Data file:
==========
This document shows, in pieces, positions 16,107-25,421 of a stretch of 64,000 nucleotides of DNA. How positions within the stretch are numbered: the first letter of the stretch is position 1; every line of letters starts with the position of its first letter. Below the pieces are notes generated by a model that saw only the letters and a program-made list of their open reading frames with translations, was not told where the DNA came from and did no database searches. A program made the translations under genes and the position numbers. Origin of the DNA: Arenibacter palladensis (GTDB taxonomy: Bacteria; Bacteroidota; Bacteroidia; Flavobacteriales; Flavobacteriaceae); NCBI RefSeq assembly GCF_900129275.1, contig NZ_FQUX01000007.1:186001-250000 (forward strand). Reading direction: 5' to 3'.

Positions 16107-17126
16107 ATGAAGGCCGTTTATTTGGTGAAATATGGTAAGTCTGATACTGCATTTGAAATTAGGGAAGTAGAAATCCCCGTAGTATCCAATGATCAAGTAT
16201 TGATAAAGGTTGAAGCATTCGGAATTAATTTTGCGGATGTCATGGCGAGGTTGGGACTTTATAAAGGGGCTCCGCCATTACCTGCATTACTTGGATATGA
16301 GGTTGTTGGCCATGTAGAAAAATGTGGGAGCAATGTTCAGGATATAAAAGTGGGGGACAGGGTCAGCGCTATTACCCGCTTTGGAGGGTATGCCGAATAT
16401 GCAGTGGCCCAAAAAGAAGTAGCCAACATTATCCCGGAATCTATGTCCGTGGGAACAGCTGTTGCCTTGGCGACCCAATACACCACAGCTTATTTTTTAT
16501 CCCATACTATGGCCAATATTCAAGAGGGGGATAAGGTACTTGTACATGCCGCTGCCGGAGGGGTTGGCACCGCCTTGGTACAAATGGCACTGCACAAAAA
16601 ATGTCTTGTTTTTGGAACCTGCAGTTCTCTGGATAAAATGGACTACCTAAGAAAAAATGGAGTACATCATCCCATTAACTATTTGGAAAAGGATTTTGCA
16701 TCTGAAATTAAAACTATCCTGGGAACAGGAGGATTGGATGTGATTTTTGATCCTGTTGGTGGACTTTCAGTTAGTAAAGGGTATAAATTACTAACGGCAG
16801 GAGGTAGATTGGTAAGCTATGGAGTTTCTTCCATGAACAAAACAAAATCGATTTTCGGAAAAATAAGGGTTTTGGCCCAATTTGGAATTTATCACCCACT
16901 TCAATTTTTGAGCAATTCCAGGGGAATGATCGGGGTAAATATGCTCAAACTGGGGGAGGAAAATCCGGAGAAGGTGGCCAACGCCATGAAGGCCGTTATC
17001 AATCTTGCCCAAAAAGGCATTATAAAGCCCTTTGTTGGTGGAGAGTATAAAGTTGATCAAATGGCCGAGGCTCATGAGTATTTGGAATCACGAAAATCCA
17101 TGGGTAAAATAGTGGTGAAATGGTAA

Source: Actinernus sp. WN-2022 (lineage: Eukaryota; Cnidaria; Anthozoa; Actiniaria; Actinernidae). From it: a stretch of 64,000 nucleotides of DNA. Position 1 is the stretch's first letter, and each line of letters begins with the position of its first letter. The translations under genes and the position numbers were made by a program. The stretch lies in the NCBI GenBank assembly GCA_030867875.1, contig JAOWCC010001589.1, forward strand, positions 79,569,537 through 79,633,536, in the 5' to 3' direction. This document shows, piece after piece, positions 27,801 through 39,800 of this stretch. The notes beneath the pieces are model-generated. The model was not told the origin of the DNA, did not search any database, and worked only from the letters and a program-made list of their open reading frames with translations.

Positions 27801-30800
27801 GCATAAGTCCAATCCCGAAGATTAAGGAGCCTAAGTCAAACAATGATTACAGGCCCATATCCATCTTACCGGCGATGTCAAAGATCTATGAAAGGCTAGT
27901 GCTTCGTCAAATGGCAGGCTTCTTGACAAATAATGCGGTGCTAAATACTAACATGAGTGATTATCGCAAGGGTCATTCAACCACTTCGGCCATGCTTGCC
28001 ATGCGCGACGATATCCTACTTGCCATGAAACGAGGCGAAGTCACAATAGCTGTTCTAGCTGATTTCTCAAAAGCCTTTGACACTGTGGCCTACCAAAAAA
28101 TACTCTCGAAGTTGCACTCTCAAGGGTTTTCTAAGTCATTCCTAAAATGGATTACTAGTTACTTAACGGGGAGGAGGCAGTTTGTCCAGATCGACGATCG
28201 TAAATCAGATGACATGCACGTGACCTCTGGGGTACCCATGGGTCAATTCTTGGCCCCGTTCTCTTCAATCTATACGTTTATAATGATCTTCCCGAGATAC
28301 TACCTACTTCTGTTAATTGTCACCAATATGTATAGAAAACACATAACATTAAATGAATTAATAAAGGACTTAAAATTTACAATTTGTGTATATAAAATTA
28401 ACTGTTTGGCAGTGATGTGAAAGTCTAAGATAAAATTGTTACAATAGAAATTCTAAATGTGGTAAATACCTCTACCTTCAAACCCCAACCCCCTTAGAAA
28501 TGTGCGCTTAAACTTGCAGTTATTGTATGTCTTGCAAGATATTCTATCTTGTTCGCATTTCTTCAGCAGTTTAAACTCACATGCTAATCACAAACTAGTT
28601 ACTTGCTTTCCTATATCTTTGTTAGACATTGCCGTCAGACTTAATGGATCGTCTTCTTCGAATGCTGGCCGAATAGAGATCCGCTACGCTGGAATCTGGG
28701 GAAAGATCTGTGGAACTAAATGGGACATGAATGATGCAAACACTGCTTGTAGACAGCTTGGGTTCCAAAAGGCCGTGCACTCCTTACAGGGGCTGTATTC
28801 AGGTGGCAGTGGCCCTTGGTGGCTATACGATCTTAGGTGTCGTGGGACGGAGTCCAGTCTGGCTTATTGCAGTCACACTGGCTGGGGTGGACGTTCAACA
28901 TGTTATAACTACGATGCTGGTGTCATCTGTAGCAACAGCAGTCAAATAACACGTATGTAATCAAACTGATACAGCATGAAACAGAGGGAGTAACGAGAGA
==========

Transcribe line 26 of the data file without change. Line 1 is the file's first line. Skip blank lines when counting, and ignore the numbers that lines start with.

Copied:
28801 AGGTGGCAGTGGCCCTTGGTGGCTATACGATCTTAGGTGTCGTGGGACGGAGTCCAGTCTGGCTTATTGCAGTCACACTGGCTGGGGTGGACGTTCAACA